4.
Loans and receivables
Loans and receivables are non-derivative financial assets with fixed or determinable payments that are not quoted in an active market, and are not recognized as “Assets held for trading” or designated as “Available-for-sale assets” or “Assets held to maturity”.
“Loans to customers” include receivables originated from instalment loans, finance leases and loans disbursed, in connection with the factoring business, on a recourse basis. Regarding receivables sold on a non-recourse basis, these are reported in the presence of contractual clauses that do not transfer substantially the relevant risks and rewards.
Lease agreements are classified as finance leases whenever the relevant terms and conditions are such as to transfer substantially all the risks and benefits of ownership from the lessor to the lessee. All the other leases are operating leases. The amounts due from lessees under finance leases are recognized as receivables for the amount of the Group’s investment in the leased assets.
Loans and receivables are recognized initially upon disbursement.
Upon initial recognition, loans and receivables are recorded at fair value, which is typically the amount of the sum disbursed, including income and transaction costs that are directly attributable to the single loan or receivable and determinable since inception of the transaction, even though the relevant monetary amount is collected or paid subsequently.
Subsequently, loans and receivables are measured at amortized cost, or the difference between their carrying amount on initial recognition – as increased or decreased for any principal repayment, impairments or reinstatements – and the amortization, calculated with the effective interest rate, of the difference between the amount disbursed and that due at maturity, taking into account costs or income directly attributable to the individual loan or receivable. The effective interest rate is equal to the discount rate that sets the present value of the future cash flows of the loan or receivable, in terms of principal and interest, equal to the amount disbursed less any cost/income attributable to the loan or receivable. This accounting treatment, based on a cash flow rationale, makes it possible to distribute the effects of costs/income throughout the terms to maturity of the loan or receivable. Short-term loans or receivables, which are not impacted by the time value of money, are reported at their initial carrying amount.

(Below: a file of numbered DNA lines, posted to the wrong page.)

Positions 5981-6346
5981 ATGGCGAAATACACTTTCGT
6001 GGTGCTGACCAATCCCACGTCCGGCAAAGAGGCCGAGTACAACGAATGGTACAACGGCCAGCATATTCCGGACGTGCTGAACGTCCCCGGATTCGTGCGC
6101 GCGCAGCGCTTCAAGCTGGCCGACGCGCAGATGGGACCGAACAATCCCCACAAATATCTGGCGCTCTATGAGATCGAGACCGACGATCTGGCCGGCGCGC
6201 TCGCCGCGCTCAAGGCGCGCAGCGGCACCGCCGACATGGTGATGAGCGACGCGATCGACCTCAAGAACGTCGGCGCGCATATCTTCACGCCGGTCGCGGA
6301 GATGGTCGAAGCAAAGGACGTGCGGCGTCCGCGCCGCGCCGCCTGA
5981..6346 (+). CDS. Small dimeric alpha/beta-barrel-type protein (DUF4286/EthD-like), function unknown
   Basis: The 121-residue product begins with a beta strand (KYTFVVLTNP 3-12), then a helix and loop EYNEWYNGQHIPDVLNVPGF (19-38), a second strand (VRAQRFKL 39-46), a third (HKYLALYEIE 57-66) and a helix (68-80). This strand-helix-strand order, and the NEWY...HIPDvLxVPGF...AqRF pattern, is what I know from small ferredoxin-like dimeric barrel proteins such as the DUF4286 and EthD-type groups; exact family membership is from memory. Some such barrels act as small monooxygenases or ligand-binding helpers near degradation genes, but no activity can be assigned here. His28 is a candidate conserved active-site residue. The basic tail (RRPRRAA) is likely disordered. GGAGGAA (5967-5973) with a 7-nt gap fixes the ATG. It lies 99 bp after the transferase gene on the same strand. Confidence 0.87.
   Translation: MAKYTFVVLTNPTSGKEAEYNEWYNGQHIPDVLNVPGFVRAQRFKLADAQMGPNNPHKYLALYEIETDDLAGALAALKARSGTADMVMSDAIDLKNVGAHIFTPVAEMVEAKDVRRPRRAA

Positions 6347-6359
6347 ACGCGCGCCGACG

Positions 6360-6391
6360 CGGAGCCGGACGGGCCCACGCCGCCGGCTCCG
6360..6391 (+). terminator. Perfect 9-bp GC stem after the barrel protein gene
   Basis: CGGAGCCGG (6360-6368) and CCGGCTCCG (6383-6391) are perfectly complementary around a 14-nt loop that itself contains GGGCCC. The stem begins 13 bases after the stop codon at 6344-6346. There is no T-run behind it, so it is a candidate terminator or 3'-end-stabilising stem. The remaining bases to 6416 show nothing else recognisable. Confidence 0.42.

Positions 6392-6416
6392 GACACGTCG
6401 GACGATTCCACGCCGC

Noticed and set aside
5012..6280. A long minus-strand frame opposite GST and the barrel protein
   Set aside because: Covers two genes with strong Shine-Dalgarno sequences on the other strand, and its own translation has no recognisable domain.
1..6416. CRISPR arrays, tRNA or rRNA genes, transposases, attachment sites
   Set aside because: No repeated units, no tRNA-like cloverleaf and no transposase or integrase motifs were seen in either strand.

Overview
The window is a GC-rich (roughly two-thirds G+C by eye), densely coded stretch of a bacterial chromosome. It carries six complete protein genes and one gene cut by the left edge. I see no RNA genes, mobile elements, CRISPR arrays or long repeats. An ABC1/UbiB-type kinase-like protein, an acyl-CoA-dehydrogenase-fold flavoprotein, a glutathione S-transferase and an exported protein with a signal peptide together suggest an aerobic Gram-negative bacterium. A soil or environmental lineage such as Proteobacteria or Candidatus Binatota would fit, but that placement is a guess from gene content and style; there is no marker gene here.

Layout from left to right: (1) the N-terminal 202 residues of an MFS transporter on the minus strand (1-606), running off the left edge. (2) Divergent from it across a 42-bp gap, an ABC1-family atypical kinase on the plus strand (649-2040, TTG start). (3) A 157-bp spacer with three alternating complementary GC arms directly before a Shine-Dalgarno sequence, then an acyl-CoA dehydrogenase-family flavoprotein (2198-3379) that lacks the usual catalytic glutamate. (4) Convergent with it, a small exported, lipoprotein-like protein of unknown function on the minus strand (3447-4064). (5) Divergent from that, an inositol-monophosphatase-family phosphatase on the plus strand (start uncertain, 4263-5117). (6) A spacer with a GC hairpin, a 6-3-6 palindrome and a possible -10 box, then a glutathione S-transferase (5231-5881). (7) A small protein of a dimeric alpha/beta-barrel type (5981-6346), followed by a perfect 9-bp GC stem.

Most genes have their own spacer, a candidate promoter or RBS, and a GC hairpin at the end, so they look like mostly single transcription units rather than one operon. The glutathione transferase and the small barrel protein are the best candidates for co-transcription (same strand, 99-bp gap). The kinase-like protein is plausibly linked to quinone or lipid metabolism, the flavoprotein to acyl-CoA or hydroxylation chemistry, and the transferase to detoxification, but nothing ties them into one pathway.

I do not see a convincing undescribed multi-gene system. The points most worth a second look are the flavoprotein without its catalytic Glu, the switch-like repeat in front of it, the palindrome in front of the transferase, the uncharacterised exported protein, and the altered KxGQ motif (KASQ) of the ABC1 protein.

Gains and (losses) on loans are recognized through profit or loss:
when the financial asset in question is derecognized, in item 100.a) “Gains (losses) on loan or receivable disposals”; or:

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when the financial asset is impaired (or when the original value is reinstated), in item 130.a) “Impairment/reinstatement of value due to impairment of loans or receivables”.
Interest earned on loans or receivables are recognized in item 10. “Interest and similar income” and is recognized in accordance with the effective interest rate method as apportioned throughout the remaining term of the loan.
The carrying amount of loans and receivables is tested from time to time for recoverability through an analysis designed to identify those that, following the occurrence of events after their disbursement, show objective evidence of possible impairment. These include loans or receivables classified as non-performing, non-accruing, restructured or past due, in accordance with the rules enacted by Banca d’Italia in force at 31 December 2017, consistent with IAS/IFRSs.
These deteriorated loans and receivables are evaluated individually and the amount of the adjustment for each is equal to the difference between its carrying amount upon initial recognition (amortized cost) and the present value of future cash flows, as discounted at the original effective interest rate.
Loans and receivables for which no objective evidence of impairment has been gathered individually are tested for any collective impairment. The evaluation is carried out by grouping these loans and receivables by consistent credit risk categories and the loss percentages are estimated taking into account the time series of the losses associated with each category.